Is This the End of the Middleman?

September 20, 2017

The introduction of the internet began to reduce the need for professional intermediaries back in the 1990s, but that trend has accelerated with today’s AI capabilities. The Korea Times examines the matter in, “AI Invigorates ‘Scissors Economy’.”  The term “scissors economy” harkens back to 1999’s Market Shock by Todd Buchholz, in which that author coined the phrase to describe the shrinking reliance on go-betweens prompted by online technologies.

Some of the businesses that have been affected by these changing circumstances included brick-and-mortar stores, travel agents, stockbrokers, and insurance agents. It should come as no surprise– technologies that give consumers more direct control necessarily abridge nearly any transaction, cutting out professional intercessors. Writer Yoon Sung-won observes:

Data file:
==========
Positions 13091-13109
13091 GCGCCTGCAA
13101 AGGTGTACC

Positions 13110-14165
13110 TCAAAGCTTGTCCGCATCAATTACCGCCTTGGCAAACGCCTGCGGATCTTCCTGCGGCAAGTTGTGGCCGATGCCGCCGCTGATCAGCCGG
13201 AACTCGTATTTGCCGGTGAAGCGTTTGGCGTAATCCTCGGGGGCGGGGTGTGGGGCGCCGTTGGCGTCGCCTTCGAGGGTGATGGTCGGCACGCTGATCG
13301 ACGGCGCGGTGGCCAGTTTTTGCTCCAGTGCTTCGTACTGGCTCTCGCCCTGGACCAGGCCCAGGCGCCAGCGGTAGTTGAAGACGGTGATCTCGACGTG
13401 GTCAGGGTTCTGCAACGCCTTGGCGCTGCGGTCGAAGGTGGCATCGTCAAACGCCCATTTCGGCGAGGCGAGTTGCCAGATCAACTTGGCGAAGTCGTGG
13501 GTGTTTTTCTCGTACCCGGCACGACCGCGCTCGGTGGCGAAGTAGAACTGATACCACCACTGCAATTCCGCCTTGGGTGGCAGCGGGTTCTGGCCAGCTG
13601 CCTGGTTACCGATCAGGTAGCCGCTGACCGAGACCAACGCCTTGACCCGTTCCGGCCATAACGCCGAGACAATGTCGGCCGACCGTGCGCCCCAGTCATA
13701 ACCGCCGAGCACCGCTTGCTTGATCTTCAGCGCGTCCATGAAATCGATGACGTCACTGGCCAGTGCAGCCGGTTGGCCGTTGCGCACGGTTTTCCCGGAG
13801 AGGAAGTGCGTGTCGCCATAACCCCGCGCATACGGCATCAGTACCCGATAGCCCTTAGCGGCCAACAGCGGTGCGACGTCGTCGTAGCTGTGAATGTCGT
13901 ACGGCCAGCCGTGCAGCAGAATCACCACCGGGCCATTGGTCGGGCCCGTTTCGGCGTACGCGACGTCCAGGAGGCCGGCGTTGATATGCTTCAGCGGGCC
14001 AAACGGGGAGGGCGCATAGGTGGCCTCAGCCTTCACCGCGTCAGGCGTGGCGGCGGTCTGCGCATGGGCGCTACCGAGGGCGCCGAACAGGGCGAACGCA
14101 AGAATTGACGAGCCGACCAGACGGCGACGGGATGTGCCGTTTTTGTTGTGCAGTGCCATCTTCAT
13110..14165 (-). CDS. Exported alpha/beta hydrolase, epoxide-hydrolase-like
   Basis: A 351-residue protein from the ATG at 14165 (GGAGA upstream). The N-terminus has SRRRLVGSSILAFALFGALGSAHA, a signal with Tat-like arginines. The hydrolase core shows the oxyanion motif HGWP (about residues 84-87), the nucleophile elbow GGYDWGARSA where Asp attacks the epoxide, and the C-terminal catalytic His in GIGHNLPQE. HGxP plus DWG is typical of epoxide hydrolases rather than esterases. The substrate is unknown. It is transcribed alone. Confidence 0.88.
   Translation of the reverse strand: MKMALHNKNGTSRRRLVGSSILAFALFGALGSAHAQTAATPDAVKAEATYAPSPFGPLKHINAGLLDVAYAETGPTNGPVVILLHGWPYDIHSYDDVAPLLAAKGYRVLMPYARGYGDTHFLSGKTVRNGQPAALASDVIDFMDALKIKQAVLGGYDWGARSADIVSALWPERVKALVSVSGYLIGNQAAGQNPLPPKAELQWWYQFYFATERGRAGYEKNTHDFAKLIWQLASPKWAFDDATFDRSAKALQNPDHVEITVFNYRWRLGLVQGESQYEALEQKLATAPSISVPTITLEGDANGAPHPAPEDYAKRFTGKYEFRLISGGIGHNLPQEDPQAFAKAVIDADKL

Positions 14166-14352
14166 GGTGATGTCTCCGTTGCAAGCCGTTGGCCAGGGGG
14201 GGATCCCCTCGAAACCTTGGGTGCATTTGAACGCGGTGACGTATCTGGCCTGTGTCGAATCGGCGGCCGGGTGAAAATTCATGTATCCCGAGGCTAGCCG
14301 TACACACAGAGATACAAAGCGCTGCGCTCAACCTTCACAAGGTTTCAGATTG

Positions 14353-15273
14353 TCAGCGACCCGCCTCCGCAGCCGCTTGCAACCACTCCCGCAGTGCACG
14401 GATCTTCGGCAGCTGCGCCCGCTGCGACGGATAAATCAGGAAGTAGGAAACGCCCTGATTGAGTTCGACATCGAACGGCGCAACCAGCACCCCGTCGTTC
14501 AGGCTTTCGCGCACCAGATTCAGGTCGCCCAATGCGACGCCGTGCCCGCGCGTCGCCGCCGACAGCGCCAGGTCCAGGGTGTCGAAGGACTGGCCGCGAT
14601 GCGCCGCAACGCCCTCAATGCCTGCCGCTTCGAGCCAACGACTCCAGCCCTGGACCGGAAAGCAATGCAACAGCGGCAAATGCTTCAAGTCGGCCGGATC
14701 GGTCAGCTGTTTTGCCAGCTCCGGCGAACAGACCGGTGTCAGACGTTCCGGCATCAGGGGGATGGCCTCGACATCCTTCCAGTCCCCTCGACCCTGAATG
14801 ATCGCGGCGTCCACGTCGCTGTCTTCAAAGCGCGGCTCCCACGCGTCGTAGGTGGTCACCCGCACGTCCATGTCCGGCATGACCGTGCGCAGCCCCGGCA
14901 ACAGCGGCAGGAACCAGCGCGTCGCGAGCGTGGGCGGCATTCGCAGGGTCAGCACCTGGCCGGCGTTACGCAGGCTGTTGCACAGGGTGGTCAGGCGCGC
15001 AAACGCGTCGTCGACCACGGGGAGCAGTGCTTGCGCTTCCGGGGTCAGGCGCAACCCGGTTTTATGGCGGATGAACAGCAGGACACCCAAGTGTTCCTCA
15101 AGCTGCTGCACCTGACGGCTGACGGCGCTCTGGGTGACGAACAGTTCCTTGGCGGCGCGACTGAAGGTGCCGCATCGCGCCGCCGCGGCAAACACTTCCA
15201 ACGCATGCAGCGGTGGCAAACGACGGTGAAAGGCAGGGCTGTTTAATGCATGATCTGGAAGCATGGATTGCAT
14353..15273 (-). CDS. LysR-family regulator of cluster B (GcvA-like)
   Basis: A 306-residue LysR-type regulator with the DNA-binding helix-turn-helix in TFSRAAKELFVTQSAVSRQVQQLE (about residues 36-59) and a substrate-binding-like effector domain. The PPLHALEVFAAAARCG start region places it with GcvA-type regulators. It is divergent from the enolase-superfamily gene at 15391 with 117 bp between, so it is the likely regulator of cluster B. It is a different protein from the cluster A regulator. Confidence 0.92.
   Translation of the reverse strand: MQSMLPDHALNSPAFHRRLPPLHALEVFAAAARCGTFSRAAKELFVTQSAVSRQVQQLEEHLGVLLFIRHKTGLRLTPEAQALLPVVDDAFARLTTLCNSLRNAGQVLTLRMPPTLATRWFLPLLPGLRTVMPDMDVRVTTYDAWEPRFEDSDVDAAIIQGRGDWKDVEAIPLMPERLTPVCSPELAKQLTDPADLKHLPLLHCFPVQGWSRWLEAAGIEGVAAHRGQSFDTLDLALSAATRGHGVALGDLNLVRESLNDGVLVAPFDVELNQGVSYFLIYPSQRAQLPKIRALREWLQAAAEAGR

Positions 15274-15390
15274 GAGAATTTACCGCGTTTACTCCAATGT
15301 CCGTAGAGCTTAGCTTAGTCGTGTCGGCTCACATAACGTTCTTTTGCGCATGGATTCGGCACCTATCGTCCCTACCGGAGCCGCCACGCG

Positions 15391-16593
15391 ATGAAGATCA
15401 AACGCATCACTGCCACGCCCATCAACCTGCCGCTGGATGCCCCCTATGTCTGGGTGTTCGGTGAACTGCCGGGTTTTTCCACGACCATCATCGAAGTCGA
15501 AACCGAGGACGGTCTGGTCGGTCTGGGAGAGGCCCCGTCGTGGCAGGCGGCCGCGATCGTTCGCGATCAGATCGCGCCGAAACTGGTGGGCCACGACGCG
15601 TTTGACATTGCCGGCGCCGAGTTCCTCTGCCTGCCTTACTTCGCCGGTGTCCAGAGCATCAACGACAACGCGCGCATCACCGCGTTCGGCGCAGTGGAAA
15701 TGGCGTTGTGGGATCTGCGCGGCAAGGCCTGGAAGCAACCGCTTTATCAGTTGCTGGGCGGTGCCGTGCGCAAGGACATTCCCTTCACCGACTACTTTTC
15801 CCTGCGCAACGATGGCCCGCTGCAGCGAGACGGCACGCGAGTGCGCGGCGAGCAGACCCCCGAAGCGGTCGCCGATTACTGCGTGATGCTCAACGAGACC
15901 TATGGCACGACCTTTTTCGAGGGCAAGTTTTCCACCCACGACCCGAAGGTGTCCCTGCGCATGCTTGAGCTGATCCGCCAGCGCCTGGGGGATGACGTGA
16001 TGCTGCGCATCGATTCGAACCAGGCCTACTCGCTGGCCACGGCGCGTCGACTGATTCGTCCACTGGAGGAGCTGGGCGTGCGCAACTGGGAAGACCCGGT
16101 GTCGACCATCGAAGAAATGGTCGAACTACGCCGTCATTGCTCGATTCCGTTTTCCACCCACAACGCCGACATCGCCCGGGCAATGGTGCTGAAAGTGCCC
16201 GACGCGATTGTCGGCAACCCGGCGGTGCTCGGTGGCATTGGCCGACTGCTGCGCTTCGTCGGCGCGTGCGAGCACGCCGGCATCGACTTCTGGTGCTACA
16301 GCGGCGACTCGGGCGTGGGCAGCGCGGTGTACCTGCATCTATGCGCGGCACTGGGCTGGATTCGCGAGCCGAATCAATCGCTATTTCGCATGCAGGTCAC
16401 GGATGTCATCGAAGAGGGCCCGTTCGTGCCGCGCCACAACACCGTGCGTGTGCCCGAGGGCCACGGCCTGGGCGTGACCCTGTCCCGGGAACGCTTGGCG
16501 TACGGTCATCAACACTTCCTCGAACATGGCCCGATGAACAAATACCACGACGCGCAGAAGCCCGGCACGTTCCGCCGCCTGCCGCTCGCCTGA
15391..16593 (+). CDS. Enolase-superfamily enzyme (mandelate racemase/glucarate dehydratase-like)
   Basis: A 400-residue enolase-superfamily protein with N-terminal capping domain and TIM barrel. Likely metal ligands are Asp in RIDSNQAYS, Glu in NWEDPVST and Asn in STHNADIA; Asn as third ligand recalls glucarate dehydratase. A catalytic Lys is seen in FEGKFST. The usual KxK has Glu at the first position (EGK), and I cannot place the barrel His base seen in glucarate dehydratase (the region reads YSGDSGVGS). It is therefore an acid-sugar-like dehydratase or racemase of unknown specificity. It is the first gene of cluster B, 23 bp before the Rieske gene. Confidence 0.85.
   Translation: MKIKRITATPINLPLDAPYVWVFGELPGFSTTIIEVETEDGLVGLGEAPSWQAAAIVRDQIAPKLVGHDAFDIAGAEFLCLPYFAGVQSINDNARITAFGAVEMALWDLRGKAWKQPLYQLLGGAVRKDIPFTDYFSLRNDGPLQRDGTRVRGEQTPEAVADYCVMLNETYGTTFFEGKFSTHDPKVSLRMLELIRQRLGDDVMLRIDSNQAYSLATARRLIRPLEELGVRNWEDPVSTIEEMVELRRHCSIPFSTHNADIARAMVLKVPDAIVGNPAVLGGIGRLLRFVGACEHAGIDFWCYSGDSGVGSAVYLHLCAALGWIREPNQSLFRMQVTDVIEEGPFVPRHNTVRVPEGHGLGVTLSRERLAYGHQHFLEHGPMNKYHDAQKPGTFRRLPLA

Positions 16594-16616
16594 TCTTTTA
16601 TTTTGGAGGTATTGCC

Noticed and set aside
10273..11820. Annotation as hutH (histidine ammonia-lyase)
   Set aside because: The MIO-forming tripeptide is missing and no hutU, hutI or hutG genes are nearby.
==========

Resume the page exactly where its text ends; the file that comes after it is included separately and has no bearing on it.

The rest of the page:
Expectations are that the phenomenon of the scissors economy will gain more strength as industries expedite introducing AI technologies in actual businesses. For instance, financial institutions such as banks, brokerage houses and insurance companies have started to use AI-based technologies not just to recommend optimal financial products to their clients but also to make decisions such as whom to grant loans to and where to invest. In the process, less and less human intervention is needed. Online shopping malls are also rushing to adopt new type of services, also based on AI technologies. Upon the customers’ agreement, online shopping platform operators collect information on their preferences to recommend products for customers to purchase. Internet and gaming service providers also use AI technologies to analyze their users to understand consumption patterns. Advanced medical institutions such as cancer centers are also tapping into AI technologies. In Korea, multiple hospitals including Gachon University Gil Medical Center have introduced IBM’s Watson AI system to give medical advice.